potatoHaving the plant right there in front of me should make it easy but, like all flowers, this potato is a restless sitter.

It takes me longer than I think to get so far and I’m far from satisfied with the result but the end result isn’t really the point of the exercise;

‘You can only reproduce something well if you [see and observe]. If you can decode what you see, you will be able to explain it, and anyone who sees your drawing will be able to understand it. The artist’s view is just as important and personal as the subject itself.’

Agathe Haevermans, Drawing and Painting the Seashore

I’m happy just to spend the day observing and hopefully turning that into a successful botanical drawing will follow on from that.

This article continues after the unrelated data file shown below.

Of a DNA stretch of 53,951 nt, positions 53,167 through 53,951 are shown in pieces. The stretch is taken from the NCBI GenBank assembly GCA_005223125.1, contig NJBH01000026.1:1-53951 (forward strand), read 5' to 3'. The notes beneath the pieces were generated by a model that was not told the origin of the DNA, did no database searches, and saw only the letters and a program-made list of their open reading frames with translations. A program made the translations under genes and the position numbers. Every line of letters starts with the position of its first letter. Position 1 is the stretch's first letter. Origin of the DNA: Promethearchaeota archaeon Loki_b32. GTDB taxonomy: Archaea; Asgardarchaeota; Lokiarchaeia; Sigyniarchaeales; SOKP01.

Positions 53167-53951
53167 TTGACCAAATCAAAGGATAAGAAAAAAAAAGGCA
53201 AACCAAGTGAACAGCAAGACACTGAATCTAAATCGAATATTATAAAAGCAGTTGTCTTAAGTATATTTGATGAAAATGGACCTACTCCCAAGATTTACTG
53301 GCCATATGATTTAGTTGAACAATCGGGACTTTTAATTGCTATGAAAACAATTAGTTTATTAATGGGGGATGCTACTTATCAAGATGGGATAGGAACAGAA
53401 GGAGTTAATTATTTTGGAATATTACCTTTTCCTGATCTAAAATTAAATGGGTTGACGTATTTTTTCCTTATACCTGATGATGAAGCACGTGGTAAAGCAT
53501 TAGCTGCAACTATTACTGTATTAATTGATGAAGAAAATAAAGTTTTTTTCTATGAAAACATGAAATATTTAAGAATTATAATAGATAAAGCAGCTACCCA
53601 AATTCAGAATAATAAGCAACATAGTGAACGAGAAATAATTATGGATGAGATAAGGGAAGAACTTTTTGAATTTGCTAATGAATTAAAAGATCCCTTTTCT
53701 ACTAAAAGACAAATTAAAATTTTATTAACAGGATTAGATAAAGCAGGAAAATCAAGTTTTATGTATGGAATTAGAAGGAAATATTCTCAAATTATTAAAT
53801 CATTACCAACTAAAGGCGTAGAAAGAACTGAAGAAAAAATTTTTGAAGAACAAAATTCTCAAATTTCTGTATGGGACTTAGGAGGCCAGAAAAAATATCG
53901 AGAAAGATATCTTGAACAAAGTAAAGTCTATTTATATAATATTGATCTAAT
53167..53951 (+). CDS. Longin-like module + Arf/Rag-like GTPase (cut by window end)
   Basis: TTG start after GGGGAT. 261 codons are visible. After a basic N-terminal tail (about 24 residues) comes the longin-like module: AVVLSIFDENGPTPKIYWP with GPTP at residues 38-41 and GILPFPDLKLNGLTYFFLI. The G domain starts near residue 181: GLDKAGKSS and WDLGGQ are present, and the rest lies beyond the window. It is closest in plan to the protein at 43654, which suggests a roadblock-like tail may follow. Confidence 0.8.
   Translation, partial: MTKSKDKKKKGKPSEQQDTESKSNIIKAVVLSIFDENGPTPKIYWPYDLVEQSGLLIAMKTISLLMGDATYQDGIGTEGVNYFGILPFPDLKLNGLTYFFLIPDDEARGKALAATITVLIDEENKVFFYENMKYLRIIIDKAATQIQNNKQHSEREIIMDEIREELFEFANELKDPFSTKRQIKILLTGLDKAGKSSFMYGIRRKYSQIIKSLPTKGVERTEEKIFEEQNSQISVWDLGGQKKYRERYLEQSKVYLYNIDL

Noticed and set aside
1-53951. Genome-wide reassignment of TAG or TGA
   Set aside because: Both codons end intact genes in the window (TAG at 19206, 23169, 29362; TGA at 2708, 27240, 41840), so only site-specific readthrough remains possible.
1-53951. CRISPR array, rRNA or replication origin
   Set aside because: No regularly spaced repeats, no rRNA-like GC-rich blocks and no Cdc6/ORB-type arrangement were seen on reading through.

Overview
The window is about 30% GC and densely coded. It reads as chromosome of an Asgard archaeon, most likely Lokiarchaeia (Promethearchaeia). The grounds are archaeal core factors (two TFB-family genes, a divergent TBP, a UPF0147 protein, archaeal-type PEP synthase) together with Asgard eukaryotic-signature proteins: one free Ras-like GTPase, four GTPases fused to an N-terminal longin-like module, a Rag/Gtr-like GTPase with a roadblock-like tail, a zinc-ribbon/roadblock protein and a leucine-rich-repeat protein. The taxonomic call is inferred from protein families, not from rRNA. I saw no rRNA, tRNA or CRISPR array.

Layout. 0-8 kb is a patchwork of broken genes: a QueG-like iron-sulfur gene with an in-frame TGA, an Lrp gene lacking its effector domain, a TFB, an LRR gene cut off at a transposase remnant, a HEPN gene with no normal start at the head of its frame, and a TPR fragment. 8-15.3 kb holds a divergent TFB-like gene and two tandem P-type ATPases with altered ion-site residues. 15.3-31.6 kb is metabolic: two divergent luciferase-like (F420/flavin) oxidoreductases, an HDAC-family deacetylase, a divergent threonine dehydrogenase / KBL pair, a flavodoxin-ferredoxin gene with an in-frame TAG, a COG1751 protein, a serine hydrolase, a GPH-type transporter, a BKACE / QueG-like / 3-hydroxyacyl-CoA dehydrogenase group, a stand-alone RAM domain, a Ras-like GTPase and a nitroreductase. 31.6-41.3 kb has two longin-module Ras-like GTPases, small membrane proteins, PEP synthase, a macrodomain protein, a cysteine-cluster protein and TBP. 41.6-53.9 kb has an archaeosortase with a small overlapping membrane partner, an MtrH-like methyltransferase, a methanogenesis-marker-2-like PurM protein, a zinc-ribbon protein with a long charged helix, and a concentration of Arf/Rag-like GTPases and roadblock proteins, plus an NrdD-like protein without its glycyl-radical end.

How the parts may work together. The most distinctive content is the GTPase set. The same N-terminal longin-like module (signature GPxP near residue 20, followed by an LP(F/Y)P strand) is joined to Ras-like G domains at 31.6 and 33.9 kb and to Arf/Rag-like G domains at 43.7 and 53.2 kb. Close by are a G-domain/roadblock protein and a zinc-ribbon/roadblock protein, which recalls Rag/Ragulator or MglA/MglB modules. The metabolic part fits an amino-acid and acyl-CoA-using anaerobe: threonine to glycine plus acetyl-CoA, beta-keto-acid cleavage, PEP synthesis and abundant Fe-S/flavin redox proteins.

In Impressionism by sampling spots of colour in a detached way, you should be able to build up a convincing image even of an object in the landscape that you can’t identify. Courbet was supposedly able to accurately paint a patch on a distant hillside without ever asking what it was – a limestone outcrop, a patch of dried vegetation or a pile of chippings. The colour and texture were enough.

With botanic drawing you’re really trying to deconstruct then reconstruct the subject in order to clearly explain it.

potato flower partsPerhaps I should have taken the flower apart before I started drawing.


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